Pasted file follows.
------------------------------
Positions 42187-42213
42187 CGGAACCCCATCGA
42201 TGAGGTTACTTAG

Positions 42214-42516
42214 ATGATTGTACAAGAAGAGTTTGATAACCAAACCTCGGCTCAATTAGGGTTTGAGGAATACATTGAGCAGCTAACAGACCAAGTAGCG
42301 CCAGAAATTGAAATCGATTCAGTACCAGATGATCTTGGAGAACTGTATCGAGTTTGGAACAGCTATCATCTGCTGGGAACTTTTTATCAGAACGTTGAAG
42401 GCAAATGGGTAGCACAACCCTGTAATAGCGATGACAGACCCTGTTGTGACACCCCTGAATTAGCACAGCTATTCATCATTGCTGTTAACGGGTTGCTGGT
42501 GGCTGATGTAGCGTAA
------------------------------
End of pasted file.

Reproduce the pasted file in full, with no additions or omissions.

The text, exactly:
Positions 42187-42213
42187 CGGAACCCCATCGA
42201 TGAGGTTACTTAG

Positions 42214-42516
42214 ATGATTGTACAAGAAGAGTTTGATAACCAAACCTCGGCTCAATTAGGGTTTGAGGAATACATTGAGCAGCTAACAGACCAAGTAGCG
42301 CCAGAAATTGAAATCGATTCAGTACCAGATGATCTTGGAGAACTGTATCGAGTTTGGAACAGCTATCATCTGCTGGGAACTTTTTATCAGAACGTTGAAG
42401 GCAAATGGGTAGCACAACCCTGTAATAGCGATGACAGACCCTGTTGTGACACCCCTGAATTAGCACAGCTATTCATCATTGCTGTTAACGGGTTGCTGGT
42501 GGCTGATGTAGCGTAA